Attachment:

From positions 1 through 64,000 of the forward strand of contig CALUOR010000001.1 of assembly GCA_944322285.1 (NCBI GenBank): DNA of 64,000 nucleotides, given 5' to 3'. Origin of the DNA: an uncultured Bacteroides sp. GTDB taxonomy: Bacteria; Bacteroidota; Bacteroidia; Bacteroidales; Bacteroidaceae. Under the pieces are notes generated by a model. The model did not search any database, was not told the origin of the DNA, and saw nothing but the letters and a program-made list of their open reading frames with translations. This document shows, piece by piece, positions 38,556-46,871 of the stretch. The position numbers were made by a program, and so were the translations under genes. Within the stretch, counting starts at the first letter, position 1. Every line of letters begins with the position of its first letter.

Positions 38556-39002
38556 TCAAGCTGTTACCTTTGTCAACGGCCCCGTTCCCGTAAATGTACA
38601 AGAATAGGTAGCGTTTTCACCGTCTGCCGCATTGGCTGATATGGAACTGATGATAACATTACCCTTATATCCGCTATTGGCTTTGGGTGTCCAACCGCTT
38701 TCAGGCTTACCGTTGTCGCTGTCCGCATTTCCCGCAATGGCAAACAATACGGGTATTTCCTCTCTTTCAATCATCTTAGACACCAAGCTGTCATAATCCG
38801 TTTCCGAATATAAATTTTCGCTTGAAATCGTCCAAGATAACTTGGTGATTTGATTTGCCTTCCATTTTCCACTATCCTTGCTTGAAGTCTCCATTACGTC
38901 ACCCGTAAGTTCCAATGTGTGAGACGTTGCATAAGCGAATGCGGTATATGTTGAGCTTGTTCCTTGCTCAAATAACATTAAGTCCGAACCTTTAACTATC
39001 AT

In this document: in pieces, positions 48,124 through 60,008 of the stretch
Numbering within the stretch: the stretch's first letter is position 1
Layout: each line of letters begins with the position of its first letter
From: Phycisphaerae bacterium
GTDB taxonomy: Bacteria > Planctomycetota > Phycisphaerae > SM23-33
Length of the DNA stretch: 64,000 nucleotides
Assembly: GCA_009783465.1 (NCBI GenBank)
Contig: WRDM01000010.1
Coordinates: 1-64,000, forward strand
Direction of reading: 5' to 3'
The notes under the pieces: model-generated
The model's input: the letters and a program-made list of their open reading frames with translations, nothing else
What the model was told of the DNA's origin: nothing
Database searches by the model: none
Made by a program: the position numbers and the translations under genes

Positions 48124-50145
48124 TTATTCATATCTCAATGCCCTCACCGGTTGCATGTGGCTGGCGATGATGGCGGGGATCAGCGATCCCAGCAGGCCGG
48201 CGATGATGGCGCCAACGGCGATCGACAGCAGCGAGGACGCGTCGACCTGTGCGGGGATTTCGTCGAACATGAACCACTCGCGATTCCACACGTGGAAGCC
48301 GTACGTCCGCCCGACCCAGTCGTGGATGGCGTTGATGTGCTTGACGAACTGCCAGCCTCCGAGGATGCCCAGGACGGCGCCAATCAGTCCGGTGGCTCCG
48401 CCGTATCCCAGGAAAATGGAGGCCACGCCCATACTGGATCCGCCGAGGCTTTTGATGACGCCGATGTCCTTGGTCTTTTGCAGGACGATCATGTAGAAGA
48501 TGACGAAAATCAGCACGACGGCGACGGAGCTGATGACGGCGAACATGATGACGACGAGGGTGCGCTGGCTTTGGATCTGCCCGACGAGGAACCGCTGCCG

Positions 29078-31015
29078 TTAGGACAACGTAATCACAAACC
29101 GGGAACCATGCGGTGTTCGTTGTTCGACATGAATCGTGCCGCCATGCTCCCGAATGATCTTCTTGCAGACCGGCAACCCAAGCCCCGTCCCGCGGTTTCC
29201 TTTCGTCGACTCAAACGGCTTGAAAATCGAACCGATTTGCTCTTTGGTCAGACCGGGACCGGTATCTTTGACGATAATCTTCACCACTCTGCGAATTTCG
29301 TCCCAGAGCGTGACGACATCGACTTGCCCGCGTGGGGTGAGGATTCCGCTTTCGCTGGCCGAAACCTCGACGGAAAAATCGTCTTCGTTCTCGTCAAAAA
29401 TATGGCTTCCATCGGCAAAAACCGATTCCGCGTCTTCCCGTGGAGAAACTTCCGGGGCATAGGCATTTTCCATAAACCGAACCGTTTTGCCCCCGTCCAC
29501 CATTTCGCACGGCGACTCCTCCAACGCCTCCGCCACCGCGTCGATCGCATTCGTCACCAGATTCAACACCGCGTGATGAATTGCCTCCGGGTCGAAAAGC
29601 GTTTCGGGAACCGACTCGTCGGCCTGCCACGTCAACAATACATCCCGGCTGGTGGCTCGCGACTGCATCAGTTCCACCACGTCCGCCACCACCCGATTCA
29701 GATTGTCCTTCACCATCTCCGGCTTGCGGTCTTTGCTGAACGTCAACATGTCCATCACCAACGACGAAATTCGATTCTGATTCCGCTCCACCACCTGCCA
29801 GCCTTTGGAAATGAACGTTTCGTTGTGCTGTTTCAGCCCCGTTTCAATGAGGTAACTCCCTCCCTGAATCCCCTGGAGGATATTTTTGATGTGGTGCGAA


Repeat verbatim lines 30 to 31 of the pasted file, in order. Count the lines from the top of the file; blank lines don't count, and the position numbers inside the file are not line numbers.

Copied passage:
Positions 29078-31015
29078 TTAGGACAACGTAATCACAAACC